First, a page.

January 25, 2022
The thin rings of Chariklo cast shadows of starlight, which were captured by researchers using a new technique with NASA's James Webb Space Telescope. The largest known population of Centaurs is represented by Chariklo, an icy, tiny body that lies more than 2 billion kilometers outside of Saturn's orbit. Chariklo's diameter is only 160 miles (250 kilometers), which is 51 times smaller than that of Earth, and its rings are located roughly 250 miles (400 kilometers) from the body's core.
Using ground-based telescopes, Felipe Braga-Ribas and associates found that Chariklo is home to a system of two thin rings in 2013. Only around massive planets like Jupiter and Neptune had such rings been anticipated. As expected, Chariklo passed in front of a star, blocking its light as the astronomers watched it. This occurrence is known as an occultation by astronomers. To their surprise, the star double-blinked once more after emerging from behind Chariklo then twice more before blinking off and on again twice more. The first rings ever discovered surrounding a minor solar system object were the two thin rings that were responsible for the blinking.
In order to attempt an occultation observation as part of the Webb solar system Guaranteed Time Observations (GTO) led by Heidi Hammel from the Association of Universities for Research in Astronomy, Pablo Santos-Sanz from the Instituto de Astrofsica de Andaluca in Granada, Spain, has been granted a "Target of Opportunity" program (program 1271). By an amazing stroke of fate, we found that Chariklo was on schedule for a similar occultation event in October 2022. This was the first attempt at a star occultation with Webb. Finding and improving the predictions for this uncommon event required a lot of effort.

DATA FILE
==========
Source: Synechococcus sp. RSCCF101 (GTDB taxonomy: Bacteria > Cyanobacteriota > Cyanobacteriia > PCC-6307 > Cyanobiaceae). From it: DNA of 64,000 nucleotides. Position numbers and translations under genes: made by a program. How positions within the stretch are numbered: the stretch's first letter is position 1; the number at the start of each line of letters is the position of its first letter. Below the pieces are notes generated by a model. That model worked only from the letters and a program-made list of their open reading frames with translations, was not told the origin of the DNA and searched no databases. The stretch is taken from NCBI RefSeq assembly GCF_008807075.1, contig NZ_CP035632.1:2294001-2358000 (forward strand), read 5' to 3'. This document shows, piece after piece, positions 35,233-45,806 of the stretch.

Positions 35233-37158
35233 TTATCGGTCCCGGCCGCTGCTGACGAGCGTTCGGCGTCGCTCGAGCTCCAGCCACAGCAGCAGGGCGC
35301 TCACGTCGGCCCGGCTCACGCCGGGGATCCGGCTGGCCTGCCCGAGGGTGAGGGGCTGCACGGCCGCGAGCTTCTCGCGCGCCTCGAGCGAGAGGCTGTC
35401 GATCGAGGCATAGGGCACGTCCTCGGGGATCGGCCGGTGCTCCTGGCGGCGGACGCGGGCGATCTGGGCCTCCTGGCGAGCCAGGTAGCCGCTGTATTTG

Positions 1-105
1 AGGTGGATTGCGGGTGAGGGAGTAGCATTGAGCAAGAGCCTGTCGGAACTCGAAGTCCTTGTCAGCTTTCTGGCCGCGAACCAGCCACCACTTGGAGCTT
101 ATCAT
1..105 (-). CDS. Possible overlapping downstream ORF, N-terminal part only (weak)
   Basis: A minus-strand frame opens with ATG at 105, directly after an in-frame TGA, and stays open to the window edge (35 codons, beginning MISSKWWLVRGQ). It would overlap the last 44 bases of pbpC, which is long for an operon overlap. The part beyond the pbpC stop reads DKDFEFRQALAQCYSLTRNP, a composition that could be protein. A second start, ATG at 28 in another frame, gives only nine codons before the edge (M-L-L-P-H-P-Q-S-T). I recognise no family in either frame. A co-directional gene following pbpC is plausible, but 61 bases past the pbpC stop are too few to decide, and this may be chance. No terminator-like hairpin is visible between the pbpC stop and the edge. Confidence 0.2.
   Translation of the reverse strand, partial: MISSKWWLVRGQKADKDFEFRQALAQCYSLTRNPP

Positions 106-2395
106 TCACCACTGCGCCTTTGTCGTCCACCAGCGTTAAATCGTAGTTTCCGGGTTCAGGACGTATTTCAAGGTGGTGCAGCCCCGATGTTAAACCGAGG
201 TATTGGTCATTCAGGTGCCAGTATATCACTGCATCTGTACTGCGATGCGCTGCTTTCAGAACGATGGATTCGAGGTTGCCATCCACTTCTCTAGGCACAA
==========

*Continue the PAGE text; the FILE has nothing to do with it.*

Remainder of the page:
On October 18, we closely monitored the star Gaia DR3 6873519665992128512 using Webb's Near-Infrared Camera (NIRCam) sensor to look for the telltale dips in brightness indicating an occultation had occurred. Clear evidence of the shadows cast by Chariklo's rings was found, illuminating a fresh method for using Webb to investigate solar system objects. The star shadow caused by Chariklo moved out of Webb's line of sight. This appulse, or near pass without an occultation, occurred exactly as had been foreseen following the previous Webb course trajectory maneuver.
The observations were successful, as shown by the Webb occultation light curve, a graph of an object's brightness over time! As expected, the rings were successfully captured. For Chariklo's rings, the occultation light curves will produce intriguing new scientific findings. "As we go deeper into the data, we will study whether we cleanly resolve the two rings," Santos-Sanz said. We will investigate the thickness of the rings, the sizes and colors of the ring particles, and more from the shapes of the occultation light curves of rings. We hope to learn more about why this little body has rings at all and potentially find some new, fainter rings.